In Print: Volume 89: Number 2
Amputating the Long Arm of the Law: An Analysis of the U.S. Supreme Court’s Decision in Morrison and Why § 10(b) Still Reaches Issuers of ADRs
By Paul B. Maslo
89 Wash. U. L. Rev. 477 (2012)
The U.S. Supreme Court’s recent decision in Morrison v. National Australia Bank has substantially shortened the reach of the anti-fraud provisions of the securities laws. Before Morrison, the courts utilized the conduct and effects tests to determine whether § 10(b) of the Securities Exchange Act of 1934 applied. Under those tests, the statute reached fraudulent conduct that occurred in the U.S. and fraudulent conduct abroad that had a substantial effect in the U.S. In Morrison, however, the Supreme Court, in an opinion authored by Justice Antonin Scalia, held that regardless of where the fraudulent conduct occurs or whether the conduct has an effect in the U.S., the anti-fraud provisions of the Exchange Act apply only to transactions in securities that trade on a U.S. exchange or that are purchased in the U.S.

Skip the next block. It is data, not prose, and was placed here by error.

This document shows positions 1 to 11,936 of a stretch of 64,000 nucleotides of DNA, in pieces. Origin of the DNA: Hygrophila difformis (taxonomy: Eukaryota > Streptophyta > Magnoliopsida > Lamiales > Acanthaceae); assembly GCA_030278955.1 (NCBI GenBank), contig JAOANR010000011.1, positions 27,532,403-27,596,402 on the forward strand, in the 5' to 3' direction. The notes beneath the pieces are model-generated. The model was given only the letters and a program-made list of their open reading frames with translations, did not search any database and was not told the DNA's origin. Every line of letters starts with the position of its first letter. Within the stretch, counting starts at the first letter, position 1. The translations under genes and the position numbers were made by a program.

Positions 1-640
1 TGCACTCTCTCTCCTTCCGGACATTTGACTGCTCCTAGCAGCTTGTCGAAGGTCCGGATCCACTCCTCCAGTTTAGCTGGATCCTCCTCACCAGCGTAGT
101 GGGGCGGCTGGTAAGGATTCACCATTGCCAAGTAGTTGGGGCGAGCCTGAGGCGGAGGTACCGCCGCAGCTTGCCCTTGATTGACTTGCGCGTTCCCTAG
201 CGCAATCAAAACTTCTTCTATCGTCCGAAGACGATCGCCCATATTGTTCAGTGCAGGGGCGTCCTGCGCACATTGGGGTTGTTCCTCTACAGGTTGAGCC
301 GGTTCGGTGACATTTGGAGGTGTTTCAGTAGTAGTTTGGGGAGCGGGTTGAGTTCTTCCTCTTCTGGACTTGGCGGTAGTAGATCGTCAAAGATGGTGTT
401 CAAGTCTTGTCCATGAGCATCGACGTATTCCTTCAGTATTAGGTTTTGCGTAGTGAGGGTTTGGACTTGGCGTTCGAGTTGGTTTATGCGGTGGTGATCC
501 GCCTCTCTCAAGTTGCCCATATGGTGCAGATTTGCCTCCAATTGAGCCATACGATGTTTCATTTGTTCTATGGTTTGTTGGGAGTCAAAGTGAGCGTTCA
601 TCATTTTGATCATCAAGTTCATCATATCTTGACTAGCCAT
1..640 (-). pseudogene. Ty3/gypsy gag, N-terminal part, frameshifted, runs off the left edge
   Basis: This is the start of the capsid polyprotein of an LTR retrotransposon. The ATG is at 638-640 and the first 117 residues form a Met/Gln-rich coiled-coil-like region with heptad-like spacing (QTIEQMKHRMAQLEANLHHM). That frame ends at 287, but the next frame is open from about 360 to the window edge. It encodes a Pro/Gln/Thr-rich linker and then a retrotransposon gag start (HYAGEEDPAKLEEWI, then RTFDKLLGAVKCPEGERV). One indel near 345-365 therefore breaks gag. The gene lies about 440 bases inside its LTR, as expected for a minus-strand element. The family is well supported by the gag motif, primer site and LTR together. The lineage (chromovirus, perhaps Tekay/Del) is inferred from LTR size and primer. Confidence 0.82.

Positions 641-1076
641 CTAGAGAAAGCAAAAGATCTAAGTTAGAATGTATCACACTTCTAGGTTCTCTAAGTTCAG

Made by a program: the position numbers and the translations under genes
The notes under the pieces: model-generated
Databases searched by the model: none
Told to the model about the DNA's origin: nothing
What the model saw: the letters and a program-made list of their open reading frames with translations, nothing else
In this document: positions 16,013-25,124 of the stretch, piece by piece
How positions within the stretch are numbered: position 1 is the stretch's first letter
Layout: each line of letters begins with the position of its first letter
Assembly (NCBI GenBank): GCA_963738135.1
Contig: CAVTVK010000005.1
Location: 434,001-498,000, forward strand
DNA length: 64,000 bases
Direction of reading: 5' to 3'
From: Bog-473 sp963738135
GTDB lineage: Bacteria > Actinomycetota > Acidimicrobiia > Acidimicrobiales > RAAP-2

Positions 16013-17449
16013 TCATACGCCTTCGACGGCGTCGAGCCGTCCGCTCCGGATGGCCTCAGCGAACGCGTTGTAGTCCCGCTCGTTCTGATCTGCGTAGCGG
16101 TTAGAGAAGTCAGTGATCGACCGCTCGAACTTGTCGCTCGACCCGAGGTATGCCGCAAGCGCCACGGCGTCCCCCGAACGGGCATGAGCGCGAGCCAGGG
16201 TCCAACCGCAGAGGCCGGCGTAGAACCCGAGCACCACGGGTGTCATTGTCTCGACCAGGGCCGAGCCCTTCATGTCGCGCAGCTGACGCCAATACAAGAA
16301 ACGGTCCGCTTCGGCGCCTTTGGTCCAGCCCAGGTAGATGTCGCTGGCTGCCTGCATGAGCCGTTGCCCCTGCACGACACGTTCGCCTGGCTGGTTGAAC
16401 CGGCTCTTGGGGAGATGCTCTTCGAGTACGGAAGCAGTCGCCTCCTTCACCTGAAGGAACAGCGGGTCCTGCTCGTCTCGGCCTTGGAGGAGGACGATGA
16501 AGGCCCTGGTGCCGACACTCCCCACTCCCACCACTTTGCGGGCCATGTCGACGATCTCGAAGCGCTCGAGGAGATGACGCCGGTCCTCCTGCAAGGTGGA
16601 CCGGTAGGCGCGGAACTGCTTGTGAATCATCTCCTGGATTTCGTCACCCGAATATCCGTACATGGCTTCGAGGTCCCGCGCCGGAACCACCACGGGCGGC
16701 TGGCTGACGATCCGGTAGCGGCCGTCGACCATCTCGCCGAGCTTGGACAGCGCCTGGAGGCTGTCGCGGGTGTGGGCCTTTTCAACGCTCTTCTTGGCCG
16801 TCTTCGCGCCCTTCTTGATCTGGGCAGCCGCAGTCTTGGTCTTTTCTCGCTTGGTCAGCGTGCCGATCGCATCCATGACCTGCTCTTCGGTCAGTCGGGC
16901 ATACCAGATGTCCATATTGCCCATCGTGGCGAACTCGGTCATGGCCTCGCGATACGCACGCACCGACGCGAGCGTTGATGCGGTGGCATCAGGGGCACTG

This Commentary reviews the conduct and effects tests and the Supreme Court’s decision in Morrison. It then addresses the new transactional rule’s impact on the application of the Exchange Act’s anti-fraud provisions in several situations where courts before Morrison routinely allowed § 10(b) claims to proceed: (1) foreign-cubed actions (i.e., claims involving a foreign citizen’s purchase of a foreign issuer’s ordinary shares on a foreign exchange) where the fraud impacts U.S. investors or is executed in the U.S.; (2) cases involving a U.S. citizen’s purchase of a foreign issuer’s ordinary shares outside the U.S.; and (3) actions concerning the purchase of a foreign issuer’s American Depository Receipts (“ADRs”). While courts are in agreement that the test articulated in Morrison prevents § 10(b) from reaching defendants in the first and second types of actions, they are in conflict as to whether ADR purchasers should be able to bring a claim. This Commentary argues that a recent district court decision wrongly decided the application of Morrison in the ADR context and that the new rule should not prevent most ADR purchasers from bringing a cause of action under § 10(b).